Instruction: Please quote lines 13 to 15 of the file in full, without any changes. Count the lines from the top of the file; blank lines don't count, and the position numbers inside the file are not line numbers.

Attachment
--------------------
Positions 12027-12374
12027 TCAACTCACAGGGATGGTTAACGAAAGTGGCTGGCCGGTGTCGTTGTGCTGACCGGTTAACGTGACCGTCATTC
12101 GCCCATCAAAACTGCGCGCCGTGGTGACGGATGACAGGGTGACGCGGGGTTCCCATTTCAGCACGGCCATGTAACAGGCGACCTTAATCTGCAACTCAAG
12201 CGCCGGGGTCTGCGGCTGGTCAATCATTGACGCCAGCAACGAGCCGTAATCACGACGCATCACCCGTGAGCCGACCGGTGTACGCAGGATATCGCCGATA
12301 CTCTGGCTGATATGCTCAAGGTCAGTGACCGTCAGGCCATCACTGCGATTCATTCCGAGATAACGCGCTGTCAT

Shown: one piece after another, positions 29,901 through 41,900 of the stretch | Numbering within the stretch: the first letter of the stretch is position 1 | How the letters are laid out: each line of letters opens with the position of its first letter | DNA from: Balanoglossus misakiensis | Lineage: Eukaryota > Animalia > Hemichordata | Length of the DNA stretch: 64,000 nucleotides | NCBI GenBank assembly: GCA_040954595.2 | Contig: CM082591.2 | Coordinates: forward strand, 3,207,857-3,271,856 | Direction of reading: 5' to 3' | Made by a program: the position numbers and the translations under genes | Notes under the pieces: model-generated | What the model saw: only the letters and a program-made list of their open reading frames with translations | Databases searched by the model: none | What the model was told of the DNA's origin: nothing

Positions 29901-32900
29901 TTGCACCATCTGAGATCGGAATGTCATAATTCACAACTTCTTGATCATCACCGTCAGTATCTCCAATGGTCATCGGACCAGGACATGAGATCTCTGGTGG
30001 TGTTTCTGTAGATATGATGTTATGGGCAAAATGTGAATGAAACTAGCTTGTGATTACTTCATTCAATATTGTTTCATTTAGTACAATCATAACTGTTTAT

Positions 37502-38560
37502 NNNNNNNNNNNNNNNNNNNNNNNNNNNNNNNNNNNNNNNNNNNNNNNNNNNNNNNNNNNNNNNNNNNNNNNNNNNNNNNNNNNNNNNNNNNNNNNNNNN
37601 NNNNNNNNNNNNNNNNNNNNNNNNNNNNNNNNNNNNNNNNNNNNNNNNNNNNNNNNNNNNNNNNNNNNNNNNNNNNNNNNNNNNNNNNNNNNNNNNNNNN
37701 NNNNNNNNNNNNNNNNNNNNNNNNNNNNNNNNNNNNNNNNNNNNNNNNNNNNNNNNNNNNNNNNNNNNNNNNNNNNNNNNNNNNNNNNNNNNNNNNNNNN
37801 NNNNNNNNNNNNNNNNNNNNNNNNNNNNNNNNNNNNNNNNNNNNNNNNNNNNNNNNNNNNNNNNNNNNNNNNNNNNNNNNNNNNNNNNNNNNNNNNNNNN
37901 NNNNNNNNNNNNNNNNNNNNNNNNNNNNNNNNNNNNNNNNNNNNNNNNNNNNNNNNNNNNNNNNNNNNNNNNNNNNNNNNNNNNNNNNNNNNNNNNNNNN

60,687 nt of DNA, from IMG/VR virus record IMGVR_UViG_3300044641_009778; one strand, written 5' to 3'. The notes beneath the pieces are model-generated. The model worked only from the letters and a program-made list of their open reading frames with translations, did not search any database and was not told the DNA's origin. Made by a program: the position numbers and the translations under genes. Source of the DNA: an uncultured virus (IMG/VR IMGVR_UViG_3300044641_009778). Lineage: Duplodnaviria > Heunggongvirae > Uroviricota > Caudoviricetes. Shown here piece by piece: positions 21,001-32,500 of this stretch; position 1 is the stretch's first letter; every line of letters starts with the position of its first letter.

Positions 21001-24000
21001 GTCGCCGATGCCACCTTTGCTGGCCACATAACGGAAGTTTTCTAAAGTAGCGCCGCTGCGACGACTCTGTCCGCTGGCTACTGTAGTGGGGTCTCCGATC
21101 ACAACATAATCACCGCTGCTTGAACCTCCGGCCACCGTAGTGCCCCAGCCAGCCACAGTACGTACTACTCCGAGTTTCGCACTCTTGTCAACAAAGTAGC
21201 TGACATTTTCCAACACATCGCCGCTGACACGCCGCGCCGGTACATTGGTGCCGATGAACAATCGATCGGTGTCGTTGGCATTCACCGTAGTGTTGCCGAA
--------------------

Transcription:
37701 NNNNNNNNNNNNNNNNNNNNNNNNNNNNNNNNNNNNNNNNNNNNNNNNNNNNNNNNNNNNNNNNNNNNNNNNNNNNNNNNNNNNNNNNNNNNNNNNNNNN
37801 NNNNNNNNNNNNNNNNNNNNNNNNNNNNNNNNNNNNNNNNNNNNNNNNNNNNNNNNNNNNNNNNNNNNNNNNNNNNNNNNNNNNNNNNNNNNNNNNNNNN
37901 NNNNNNNNNNNNNNNNNNNNNNNNNNNNNNNNNNNNNNNNNNNNNNNNNNNNNNNNNNNNNNNNNNNNNNNNNNNNNNNNNNNNNNNNNNNNNNNNNNNN